28 January 1863: “Well, Judge, if they are our enemies we will have to admit they have fine music…”

Item description: Letter, 28 January 1863, Annie Maney Schon, Atlanta, Ga., to her sister, Bettie Maney Kimberly, Chapel Hill, N.C. (replying to Bettie’s letter of 18 January).

Item citation: From the John Kimberly Papers #398Southern Historical Collection, The Wilson Library, University of North Carolina at Chapel Hill.

Item transcription:

Atlanta Jan. 28th 1863

Dear Bettie,

Father Mother and the girls have at last come & with them your little enema from Nashville which I now send by express & with them dear Bettie all the things you so kindly sent me except the chemise I know you will not feel hurt that I do not keep them when I tell you that I know you deprived yourself & the children to send them to me, and such beautiful material as you sent cannot now be replaced. I thank you & appreciate your kindness you know just as much as though I kept them, that piece of linen is an unheard of luxury, the prettiest thing I have seen in many a long day and the dresses for Johnnie are decidedly the prettiest I have seen, also the dimity, jaconet & stocking & all you sent, but after seeing the condition of the stores in Chapel Hill & knowing that you cannot replace these things indeed I cannot keep them. I only wish I had something as pretty as these to send the darling children, but what Mother brought Johnnie from Nashville are not near so pretty. She has in a degree replaced mine & Johnnie’s wardrobe but I still mourn over the departed I assure you I thank you so much dear Bettie for the chemise, I hated to take it but necessity compelled me. With this bundle Johnnie sends to Brother Johnnie three prs of white socks. They were sent a present to him from a sewing woman in Nashville but he is wearing woolen stockings and before spring these will be too small for him. Do you remember this little bonnet of Rebecca’s? Ma sent it with the enema, the latter I send just as Ma sent it as it seems to be packed securely. Mother was so sorry she could not bring your bonnet box. She had plenty of room for it & was anxious to bring it but they would not allow her to bring any thing that was not marked in her name, Sallie was even obliged to mark any underclothes “Schon” before they started, but if Mr. Schon will ever let me go to Nashville I will bring it to you by tacking on a card marked with my name. I will also bring the other things you wish and if it is possible will bring your portrait and Henry’s two portraits, for I am terribly afraid the Federals will destroy Nashville if they ever have to give it up. Mother says they are determined upon it. I can’t say when I am going to Nashville. I beg Mr. Schon nearly ever time he comes in the house but he says it is now impossible as a battle is constantly expected but as soon as I can I shall go. I am so anxious about Pa & Ma I can think of nothing else, & since the 15th of this month am especially so, that being the day that the oath was to be required of every citizen of Nashville. It would do you good to hear Mother & the girls talk about Pa. They say he is the most violent southern man they ever saw and is about the only one who dares to express his feeling fully. In one occasion he & [Negley?] had high words about the soldiers tearing down all his fencing, not a piece of it is left except the iron railing in front. When I go, I will try in every way to induce Pa & Ma to come to Atlanta & from here to visit you, it would be so horrid to have them there if Nashville should be destroyed. Mother says she was sitting with Pa & Ma one day when she heard their bands of music, she said “Well, Judge, if they are our enemies we will have to admit they have fine music, to which Pa replied “no madam I don’t think any of their music is fine except their funeral dirges & I could rejoice to see a thousand of them hanging from every tree & as to taking their oath I will die first. I know Pa will be as firm as a rock, but Ma is an enigma as ever, she becomes provoked & talks not as she would feel upon second thought, she is very anxious for you & Mr. Kimberly to go there & stay with her & even says she is willing for Mr. K. to take the oath and save his northern property & as for Nashville she says she does not care anything for it & does not want her children to fight for it. All this is of course repeated & magnified by every body who comes south. It is so gratifying to hear Mother’s account of old Susan and Mary, she says they are perfectly true & Ma told her that Mary was a none such to use her own expression Ma says she is so devoted to her that if she hears her cough or groan in the night she jumps up & runs to her to know if she can do anything for her. I can’t imagine what has changed her so for you know she ran away & was in a Federal camp 2 weeks when the Federals first went to N. After such devotion as that I would like to have those two negroes just to repay them & give them every thing they could want. How is Pennie doing? Isaac is dead. George hired him in Bragg’s army and he died in Ky. But I must now close it is getting so dark I cannot see to write. I forgot to tell you we are in the Hurt house & Mother & the girls say they intend to have a visit from your, Mr. K. & the children next summer. Best love to Mr. K. & for the children a thousand kisses. Do write soon & often.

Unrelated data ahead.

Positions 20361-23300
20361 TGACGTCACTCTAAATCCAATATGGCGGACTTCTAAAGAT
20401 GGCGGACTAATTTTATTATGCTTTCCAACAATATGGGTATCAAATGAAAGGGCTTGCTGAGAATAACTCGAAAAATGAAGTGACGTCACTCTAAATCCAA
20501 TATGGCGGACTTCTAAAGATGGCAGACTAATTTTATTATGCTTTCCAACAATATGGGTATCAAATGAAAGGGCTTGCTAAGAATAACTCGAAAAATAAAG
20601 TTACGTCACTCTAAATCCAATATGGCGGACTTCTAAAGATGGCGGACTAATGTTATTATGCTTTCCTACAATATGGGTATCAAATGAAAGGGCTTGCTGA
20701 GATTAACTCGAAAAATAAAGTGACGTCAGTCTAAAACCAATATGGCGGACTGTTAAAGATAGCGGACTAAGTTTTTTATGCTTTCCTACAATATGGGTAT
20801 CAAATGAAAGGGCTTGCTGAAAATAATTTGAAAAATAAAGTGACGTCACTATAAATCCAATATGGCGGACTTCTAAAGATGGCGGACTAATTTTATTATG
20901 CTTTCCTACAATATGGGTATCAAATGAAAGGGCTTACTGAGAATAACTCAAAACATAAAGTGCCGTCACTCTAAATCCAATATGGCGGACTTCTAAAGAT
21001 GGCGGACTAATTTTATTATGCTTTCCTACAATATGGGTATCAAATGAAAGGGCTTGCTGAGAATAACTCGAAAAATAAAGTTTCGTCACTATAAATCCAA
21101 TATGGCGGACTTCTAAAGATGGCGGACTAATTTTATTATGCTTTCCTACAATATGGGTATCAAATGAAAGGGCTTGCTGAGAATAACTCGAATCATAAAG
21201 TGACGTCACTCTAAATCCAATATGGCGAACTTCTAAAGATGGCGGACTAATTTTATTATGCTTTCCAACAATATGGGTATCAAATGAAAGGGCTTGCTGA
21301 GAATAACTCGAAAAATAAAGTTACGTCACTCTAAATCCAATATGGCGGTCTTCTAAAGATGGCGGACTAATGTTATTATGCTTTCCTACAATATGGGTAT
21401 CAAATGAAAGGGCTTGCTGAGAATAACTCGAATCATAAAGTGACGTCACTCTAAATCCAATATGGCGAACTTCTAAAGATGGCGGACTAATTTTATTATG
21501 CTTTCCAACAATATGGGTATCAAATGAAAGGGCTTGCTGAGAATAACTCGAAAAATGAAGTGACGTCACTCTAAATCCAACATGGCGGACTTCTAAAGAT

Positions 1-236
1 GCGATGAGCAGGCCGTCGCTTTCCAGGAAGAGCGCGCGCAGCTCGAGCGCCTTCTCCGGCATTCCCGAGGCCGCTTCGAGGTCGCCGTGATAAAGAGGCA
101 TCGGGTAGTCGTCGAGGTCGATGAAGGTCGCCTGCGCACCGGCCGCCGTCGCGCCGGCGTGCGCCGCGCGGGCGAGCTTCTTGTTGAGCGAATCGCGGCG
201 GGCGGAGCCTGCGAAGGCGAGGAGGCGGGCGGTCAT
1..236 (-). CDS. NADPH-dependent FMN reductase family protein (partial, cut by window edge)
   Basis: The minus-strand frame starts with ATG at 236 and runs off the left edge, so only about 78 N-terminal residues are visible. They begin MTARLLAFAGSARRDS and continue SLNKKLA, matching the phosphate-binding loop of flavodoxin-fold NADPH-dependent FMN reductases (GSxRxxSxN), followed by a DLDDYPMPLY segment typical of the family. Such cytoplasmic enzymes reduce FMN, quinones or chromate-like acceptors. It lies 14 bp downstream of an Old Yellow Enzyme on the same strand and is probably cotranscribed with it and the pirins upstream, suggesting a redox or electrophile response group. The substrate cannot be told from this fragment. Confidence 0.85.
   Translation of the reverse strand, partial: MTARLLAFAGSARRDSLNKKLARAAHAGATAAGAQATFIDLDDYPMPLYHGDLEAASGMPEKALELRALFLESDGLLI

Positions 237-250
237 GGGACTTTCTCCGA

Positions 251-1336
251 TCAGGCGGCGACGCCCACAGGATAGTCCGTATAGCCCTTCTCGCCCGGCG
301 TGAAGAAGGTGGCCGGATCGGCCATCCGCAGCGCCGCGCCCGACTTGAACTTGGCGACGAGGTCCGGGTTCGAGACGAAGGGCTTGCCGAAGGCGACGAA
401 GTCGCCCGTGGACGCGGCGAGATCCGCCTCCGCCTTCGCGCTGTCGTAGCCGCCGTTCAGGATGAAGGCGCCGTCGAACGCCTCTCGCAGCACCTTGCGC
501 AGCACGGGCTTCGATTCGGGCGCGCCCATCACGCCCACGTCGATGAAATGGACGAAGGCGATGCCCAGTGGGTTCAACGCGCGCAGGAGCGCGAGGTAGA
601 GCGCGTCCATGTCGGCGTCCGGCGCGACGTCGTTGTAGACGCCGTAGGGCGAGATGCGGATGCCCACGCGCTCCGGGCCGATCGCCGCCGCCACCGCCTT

Your devoted sister,
Annie M. Schon

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